U.K. Cabinet Ministers Are War-Gaming the Fall of Theresa May

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U.K. Prime Minister Theresa May is confronting what could be the end of her premiership as the near impossible task of delivering a Brexit deal cracks her fragile government apart.

In the past two weeks, May has lost the trust of her Cabinet ministers, infuriated members of Parliament on all sides, and been told to her face a growing number of Conservatives want her to quit, according to at least 12 people familiar with the matter who declined to named.

Government ministers are now privately war-gaming the end of May’s rule as speculation grows that the Brexit crisis could force her out in the days ahead, officials said. May’s office declined to comment.

One senior Conservative figure said the situation is grave and appealed to May’s husband to urge his wife to resign so she can escape the miserable situation she’s in.

May’s crisis stems from her failure to get the divorce agreement she’s struck with the European Union ratified in Parliament, forcing her to make a humiliating request to EU leaders for more time to try again.

Persuading May to go will be tough. She’s survived countless set-backs already and shows few signs of wanting to leave the job she took on in July 2016.

But her situation has become dire. In Brussels, she has eroded trust among fellow EU leaders and was granted only a short period of grace. The perception is of someone who has lost control of her government and her party.

Rival pro and anti-Brexit factions inside May’s Tories are pulling her in opposite directions, with one side favouring a long extension of negotiations and a closer relationship with the EU, and the other demanding an early exit and a clean break. Ministers on both wings of the party are weighing up whether to resign if she does not side with them.

May has said she won’t lead the Tories into the next election, scheduled for 2022, but some in her party now want her gone within weeks.

The crisis looks set to come to a head next week when the House of Commons is due to vote again on the U.K.’s withdrawal agreement. Parliament is also likely to vote on alternative Plan B options, potentially including a second referendum, staying in the EU’s customs union, and cancelling Brexit.

Read More: Mays Says Another Extension is Possible

May herself has burned so much political trust in the past weeks that she now seems powerless to steer events herself.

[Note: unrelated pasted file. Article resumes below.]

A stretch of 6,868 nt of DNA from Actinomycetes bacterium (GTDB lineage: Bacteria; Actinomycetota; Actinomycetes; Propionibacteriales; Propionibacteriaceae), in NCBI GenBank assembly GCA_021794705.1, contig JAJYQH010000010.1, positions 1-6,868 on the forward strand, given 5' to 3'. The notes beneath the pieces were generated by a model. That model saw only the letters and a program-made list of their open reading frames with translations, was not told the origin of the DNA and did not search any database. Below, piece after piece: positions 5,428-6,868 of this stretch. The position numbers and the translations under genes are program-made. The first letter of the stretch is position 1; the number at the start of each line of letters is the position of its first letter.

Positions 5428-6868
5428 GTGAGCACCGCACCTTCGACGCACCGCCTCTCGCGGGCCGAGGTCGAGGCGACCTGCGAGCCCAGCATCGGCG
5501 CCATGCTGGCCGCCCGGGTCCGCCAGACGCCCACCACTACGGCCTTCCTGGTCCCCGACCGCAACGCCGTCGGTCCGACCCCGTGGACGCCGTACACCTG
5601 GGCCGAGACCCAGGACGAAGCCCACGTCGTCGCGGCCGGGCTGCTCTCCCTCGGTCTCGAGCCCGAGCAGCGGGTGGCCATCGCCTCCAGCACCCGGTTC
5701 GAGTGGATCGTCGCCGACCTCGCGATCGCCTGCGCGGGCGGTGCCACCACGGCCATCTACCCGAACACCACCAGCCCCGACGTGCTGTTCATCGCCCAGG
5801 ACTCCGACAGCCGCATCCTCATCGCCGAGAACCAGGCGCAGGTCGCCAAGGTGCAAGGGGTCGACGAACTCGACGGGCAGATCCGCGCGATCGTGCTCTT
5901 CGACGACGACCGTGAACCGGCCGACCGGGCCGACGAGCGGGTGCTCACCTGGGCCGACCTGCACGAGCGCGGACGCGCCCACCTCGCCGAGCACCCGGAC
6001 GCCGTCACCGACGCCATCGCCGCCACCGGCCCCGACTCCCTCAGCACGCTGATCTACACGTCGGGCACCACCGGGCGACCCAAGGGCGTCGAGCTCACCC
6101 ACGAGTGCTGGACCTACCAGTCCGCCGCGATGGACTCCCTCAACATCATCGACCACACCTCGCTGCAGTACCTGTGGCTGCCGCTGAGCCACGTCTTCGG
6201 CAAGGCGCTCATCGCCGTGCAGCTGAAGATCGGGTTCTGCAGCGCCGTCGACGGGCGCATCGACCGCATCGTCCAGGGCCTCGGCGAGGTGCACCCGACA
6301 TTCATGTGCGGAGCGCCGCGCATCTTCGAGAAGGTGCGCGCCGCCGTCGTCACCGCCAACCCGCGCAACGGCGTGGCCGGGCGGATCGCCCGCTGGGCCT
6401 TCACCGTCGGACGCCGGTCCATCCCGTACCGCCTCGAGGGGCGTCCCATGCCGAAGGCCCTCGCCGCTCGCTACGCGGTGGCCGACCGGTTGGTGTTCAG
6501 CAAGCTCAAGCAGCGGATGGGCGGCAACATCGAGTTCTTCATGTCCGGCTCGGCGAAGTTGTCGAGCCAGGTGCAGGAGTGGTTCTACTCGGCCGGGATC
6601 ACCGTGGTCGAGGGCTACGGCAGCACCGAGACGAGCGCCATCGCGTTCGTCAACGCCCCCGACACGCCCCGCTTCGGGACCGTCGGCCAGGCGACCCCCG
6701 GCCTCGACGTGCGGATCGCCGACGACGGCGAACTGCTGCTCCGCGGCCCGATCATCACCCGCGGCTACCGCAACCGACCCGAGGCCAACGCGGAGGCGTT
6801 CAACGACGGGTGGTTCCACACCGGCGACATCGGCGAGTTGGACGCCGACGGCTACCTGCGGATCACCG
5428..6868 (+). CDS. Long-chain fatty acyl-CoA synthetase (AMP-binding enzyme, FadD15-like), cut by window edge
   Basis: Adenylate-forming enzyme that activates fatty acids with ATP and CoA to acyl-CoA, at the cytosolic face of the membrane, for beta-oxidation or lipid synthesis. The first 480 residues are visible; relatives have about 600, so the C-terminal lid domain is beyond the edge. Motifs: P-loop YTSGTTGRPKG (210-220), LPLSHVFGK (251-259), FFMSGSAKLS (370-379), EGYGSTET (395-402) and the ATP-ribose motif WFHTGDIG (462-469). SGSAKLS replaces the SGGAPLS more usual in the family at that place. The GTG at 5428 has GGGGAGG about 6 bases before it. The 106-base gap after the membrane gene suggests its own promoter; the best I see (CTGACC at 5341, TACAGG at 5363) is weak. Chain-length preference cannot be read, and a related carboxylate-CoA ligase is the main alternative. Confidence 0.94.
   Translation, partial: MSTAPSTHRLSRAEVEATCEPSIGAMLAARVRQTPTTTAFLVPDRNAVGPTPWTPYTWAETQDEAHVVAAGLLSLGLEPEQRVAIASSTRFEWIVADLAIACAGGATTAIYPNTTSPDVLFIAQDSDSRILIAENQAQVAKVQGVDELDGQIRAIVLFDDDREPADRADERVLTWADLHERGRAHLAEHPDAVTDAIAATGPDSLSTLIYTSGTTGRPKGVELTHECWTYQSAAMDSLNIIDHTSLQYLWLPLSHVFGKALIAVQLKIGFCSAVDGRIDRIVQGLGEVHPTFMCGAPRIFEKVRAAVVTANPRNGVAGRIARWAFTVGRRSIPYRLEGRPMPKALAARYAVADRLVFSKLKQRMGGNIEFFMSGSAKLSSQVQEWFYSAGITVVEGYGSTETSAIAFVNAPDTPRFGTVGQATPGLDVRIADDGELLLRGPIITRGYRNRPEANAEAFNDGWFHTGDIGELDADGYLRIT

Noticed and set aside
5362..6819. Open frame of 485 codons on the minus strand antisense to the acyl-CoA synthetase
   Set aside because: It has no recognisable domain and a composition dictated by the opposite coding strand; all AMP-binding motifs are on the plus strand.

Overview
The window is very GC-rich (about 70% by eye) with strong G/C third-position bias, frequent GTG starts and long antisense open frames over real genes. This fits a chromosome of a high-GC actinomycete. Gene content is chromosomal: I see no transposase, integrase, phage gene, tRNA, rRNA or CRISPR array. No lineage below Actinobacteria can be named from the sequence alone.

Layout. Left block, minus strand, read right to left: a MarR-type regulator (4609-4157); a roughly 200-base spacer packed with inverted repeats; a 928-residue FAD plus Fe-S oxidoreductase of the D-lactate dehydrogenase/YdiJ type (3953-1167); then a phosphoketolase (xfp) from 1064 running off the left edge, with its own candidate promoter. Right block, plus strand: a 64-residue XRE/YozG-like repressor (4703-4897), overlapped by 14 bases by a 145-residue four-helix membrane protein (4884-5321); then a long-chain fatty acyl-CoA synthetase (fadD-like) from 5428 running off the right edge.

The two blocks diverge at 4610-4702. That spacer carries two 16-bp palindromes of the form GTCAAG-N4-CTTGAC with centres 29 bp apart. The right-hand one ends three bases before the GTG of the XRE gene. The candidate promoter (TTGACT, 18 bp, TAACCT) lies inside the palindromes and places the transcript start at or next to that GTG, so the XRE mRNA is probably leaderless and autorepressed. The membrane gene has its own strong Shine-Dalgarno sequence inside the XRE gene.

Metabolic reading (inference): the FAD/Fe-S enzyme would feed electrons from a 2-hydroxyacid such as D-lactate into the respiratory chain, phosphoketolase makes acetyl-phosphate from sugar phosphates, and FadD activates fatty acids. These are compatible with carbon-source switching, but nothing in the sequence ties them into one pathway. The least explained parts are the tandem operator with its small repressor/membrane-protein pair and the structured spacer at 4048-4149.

Former Cabinet minister Nicky Morgan said she thinks May doesn’t have long left as prime minister, whether she gets her deal approved by Parliament or not.

Even if the premier delivers Brexit, “she can’t be the person to lead phase two" of the negotiations, which will focus on future trading arrangements, Morgan said on Friday in an interview.

If a third meaningful vote on May’s deal doesn’t go well, "I cannot see how her withdrawal agreement can be voted for again,” Morgan said. She added that Parliament would then try to find a different Brexit policy and May “cannot hang around’’ to negotiate that.

There is no clean way for angry Conservatives to get rid of their leader before December. That’s because she survived a leadership challenge at the end of last year and another can’t be brought against her for a year, under the party’s rules.

But May is now battling daily with her own side, facing delegations of angry ministers who are threatening to resign, and trying to persuade her party to support her. May’s outburst of frustration at Parliament for blocking her deal on Wednesday was too much for some of her colleagues to take, reportedly including her chief whip.

Graham Brady, who chairs the 1922 Committee of rank-and-file Conservative MPs, went to see May in person this week to inform her that many of his colleagues want her to resign.

Some of May’s critics think she should go immediately, while others believe she must stand aside in May or June to allow a new leader to be elected in time for the party’s annual conference at the end of September.

She was described as “a dead woman walking” by former chancellor George Osborne in June 2017 after losing her majority in a failed election. Almost two years later, May is still on her feet, but the question is, for how much longer.

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